John just nodded. Carter rolled her eyes, Finch would have found her admonishment of him amusing were it not for the dire situation they were in.

"Okay." Finch nodded, striding to the hall and grabbing his coat. "I'll be back with what we need in a few hours."

Finch drove round to get the items he needed in a frenzy and was back as quick as he could be. He entered the cabin again to the sound of more pathetic coughing. He thought of John's cracked ribs and could only imagine how much it must hurt. He remembered how painful his own cracked ribs had been after the accident, at the time they had been the least of his worries and the only injury that had healed without some form of permanent damage, but every laboured breath had hurt to the point where he'd spent a great deal of time trying to barely breathe at all.

He found John exactly how he'd left him, drifting in and out of sleep and Carter back in the armchair at his bedside, sound asleep, an open book discarded on her lap. Finch hated to see books treated that way, it was a cheap paperback but nevertheless it would be a shame to get the spine all bent. He picked it up gently and laid it on the bedside table. Steinbeck, a good choice he mused, but it looked like Carter had only made it through a few pages before nodding off.

He brought the coat stand through from the hall and hung the bags of IV from it, tying them up there with small strips of bandage. He had a bag of fluids and another of antibiotics plus extras in a cool box in case this wasn't enough. He started unraveling tubes and connected them together, setting everything up before having to wake the younger man.

It turns out he didn't have to, John had woken and was watching him with that same haunted expression. Eventually Finch finished, he was far from being a medic but he'd had enough IVs in the last few years to know what he was doing in that regard at least. All that was left was to cannulate and for that he placed a couple of needles in different sizes on the bed beside John. John seemed to be eying them somewhat suspiciously.

"Do you want me to try?" Finch asked, perching on the edge of the bed since Carter had the chair.

John closed his eyes for a moment, as though he was psyching himself up, and when he opened them again he had his usual calm expression. He shook his head gently, "belt?" He asked hoarsely.

Finch undid the slim leather he had round his waist and held it out to John who took it with surprisingly steady hands. John's left side was more dominant but had been left completely immobile by the heavy bruising and damaged ligaments caused by the dislocation. It didn't seem to bother him though as he slipped the belt round his left bicep and pulled it tight, his right thumb and forefinger the only digits he had working but still as nimble as you'd expect considering their many hours of conditioning on a weapon. Finch had always wondered whether John had been ambidextrous from birth or whether it had taken years of practice, perhaps just in case of a scenario such as this.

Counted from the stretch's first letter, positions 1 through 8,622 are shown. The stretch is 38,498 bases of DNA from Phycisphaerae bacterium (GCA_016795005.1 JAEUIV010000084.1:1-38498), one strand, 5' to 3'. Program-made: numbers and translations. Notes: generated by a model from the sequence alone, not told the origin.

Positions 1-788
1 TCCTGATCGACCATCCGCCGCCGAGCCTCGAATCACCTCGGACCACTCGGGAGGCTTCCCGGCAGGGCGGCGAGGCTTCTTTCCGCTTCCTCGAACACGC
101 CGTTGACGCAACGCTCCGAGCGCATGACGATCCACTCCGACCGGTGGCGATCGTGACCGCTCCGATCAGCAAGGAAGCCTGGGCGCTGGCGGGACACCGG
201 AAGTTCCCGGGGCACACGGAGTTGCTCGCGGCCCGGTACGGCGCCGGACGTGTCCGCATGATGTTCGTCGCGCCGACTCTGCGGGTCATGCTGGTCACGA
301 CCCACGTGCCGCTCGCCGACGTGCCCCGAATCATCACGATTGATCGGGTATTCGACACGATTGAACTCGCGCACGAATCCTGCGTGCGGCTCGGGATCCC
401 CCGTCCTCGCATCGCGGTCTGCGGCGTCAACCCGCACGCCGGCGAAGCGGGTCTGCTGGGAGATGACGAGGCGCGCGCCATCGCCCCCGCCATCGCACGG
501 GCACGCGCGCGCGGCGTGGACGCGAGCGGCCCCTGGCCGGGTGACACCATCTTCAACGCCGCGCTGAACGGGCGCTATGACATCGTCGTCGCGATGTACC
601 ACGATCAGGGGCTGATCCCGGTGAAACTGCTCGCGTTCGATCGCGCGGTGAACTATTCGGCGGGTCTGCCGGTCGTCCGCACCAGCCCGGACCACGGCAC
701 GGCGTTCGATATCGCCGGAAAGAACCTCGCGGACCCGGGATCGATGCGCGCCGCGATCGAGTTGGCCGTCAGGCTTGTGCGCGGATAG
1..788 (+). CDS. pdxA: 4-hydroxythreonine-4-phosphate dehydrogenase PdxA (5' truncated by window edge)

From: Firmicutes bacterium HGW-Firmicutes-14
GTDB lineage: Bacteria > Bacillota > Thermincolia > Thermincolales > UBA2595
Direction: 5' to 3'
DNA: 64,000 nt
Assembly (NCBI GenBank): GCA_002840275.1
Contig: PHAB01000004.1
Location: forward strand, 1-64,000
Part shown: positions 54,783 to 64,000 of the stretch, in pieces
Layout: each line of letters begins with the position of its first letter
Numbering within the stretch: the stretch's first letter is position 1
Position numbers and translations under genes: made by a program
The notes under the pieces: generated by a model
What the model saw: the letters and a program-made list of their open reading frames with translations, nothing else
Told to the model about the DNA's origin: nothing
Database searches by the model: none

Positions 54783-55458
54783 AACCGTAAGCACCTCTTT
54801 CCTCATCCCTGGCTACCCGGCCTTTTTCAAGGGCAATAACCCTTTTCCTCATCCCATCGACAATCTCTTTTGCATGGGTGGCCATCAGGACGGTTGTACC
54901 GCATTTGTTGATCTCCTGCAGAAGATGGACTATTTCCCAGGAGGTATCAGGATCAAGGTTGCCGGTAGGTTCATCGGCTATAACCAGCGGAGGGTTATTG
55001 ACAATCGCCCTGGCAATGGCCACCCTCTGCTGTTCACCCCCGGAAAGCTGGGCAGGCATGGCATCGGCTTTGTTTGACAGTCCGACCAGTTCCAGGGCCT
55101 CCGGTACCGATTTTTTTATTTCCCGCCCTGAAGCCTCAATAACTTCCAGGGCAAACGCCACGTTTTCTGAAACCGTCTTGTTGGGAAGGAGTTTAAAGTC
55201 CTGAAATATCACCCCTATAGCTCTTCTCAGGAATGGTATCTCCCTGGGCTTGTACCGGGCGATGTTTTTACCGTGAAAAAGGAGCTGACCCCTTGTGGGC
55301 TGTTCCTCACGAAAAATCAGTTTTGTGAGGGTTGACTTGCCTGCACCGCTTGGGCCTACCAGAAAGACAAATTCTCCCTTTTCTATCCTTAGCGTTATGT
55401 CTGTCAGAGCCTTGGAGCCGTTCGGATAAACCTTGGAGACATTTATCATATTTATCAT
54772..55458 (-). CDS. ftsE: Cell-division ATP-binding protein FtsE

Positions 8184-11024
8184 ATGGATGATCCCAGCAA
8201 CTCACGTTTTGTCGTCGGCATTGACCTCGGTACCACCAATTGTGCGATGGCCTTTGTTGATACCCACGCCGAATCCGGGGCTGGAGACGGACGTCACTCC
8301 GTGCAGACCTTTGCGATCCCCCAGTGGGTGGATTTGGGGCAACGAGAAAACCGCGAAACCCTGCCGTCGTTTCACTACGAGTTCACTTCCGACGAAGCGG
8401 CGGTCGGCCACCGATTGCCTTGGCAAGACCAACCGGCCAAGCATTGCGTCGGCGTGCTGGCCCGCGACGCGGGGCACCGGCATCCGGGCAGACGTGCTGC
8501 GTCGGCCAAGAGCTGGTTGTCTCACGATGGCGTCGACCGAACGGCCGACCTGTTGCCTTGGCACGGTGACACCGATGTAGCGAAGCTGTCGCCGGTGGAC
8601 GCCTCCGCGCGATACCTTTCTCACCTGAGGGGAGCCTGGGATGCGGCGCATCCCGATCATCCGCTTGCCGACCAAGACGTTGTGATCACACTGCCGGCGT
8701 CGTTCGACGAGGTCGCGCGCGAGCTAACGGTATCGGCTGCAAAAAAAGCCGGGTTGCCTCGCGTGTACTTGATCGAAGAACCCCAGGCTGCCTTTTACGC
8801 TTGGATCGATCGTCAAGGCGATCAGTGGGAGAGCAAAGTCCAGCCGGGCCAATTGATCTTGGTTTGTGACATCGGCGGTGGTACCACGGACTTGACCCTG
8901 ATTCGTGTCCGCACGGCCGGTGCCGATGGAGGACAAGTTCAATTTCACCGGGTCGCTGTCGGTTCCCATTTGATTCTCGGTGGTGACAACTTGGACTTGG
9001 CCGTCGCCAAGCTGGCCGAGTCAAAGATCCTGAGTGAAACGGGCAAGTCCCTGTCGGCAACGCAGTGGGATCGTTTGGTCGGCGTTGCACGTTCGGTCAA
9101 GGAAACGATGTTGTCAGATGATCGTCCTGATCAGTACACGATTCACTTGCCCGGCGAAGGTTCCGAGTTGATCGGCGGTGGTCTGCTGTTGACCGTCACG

John put the end of the belt between his teeth and pulled it tighter, engorging his forearm with blood. He picked up a middle gauge cannula and allowed Finch to take the cap off for him before running his thumb along the crook of his elbow, searchingly. He found what he was looking for and without so much as a flinch he slid the needle into his skin. Finch winced as he watched him feeling around with the needle, sliding it back a bit, adjusting the trajectory slightly before he found what he was looking for and blood filled the plastic connection. Finch was ready with the tape and secured it down before removing the needle from inside the device, leaving the tube in place.

"I don't know whether to be impressed or horrified." Carter said, clearly having woken up some time during the proceedings. Finch attached the line and opened the valves while John gave him his belt back.

"A little of both should probably hit the right mark." Finch commented. "Much like I was with the way you set his shoulder last night."

"Yeah well, I used to watch a lot of ER." Carter replied.

They both looked down at John who, now the line was in and secure, had tucked the blankets round him again. The fire was still on and it was warm in the room and considering the fever he was unlikely to be cold. It was for protection, Finch realised, after long days naked and cold, his body vulnerable to the whims of his captors, no wonder he wanted to cover up as much as possible.

It still worried him that the had barely said anything since they'd found him. He was starting to realise that the ex-spy wasn't sleeping all that much either, despite his obvious exhaustion, instead he did a lot of staring, either at Finch and Carter or at the door he'd insisted on keeping open, as though he was expecting someone dangerous to turn up. Finch wondered if he should perhaps have taken John back to the more familiar settings of his apartment, but he'd hoped some time out of the city and away from people might've done him some good.

"His fever is down, I took the IV out." Carter told Finch as she collapsed on the sofa that was at right angles to his own. Finch looked up from his book, he'd brought a bottle of red wine and a pair of glasses to the coffee table and he poured it now and handed her a glass which she accepted gratefully. She brought her sock clad feet up onto the sofa and snuggled into it, outside the evening was chilly, but inside the cabin was warm and cozy.

It had been three days now since his rescue, and except to hobble to the bathroom, John had remained tucked in his blankets, barely saying a word. It worried his mismatched pair of caregivers even more now. Carter had expected him to start to come round once his fever had lessened but so far there had been little improvement.

"I changed his dressings, there's no infection and I got him to eat some soup." She said, "but I'm still worried he should be eating more than that."